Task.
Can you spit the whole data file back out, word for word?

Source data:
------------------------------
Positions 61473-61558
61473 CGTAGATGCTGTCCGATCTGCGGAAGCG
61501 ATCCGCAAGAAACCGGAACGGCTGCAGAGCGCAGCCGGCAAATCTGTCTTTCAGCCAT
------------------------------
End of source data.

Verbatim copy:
Positions 61473-61558
61473 CGTAGATGCTGTCCGATCTGCGGAAGCG
61501 ATCCGCAAGAAACCGGAACGGCTGCAGAGCGCAGCCGGCAAATCTGTCTTTCAGCCAT